Improper body mechanics: In my experience, using improper body mechanics is the No. 1 cause of injury to caregivers during transfers. Just remember the basics: properly set up the transfer, stay close to the person you’re lifting, and keep your elbows at your side. Lift with your legs, not your back, and pivot or take small steps to avoid twisting.
Rushing: Trying to move quickly or skipping steps to save time can result in injury or a fall. Take the time to make sure your loved one is wearing appropriate footwear, modify the transfer space (if necessary), and communicate slowly. While transferring, move slowly and fluidly to avoid injury.
To fully prepare for the regular lifting of a loved one, you’ll want to start with the following:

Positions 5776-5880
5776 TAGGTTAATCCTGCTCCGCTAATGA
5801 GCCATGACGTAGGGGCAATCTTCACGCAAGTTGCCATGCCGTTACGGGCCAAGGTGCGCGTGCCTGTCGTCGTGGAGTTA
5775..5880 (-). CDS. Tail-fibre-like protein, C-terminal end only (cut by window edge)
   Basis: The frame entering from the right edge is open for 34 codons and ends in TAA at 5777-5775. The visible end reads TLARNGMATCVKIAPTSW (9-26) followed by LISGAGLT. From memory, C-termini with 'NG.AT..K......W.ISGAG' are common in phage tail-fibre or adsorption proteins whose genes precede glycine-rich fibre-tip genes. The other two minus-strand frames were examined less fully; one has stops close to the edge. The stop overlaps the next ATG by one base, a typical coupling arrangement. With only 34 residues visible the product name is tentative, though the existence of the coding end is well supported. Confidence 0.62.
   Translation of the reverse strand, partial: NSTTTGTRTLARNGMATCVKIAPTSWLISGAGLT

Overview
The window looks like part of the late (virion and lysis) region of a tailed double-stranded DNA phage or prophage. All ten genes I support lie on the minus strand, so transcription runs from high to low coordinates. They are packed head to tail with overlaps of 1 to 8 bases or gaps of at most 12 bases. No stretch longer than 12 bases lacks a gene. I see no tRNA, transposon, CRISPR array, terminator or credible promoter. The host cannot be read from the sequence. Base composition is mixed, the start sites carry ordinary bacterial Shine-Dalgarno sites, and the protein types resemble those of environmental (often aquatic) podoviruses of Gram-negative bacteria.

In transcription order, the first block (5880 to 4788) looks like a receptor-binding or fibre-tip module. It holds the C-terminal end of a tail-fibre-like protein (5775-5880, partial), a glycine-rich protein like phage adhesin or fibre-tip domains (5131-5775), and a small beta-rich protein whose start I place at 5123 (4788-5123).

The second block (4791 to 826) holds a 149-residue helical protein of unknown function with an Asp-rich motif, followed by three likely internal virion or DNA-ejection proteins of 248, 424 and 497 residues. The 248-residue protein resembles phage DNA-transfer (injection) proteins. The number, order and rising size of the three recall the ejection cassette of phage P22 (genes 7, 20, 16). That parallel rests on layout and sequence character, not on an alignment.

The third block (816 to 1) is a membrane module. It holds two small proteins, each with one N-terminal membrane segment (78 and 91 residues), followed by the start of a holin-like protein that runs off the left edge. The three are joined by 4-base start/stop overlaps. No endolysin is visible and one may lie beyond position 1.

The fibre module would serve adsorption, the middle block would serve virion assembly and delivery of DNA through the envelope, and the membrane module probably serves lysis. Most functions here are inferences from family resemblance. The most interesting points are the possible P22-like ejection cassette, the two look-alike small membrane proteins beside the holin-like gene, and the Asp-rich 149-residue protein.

First, take a look at the environment you’re working in. Consider all the spaces in which transfers may take place, normally bedrooms, bathrooms, and main living area. Move furniture, remove clutter, and make sure there is ample room for you and your loved one to safely make the transfer.
Second, figure out exactly how you plan to communicate the instructions for the transfer. For example, for a simple sit-to-stand transfer from the couch to a walker, you might say, “Scoot to the edge of the couch (pause). Lean forward (pause). I will count to 3, and you will stand up on 3 (pause). Ready?”
The simpler the instructions, the better. It is also beneficial to use the same instructions each time for consistency, so work out the instructions for each lift/transfer and practice them!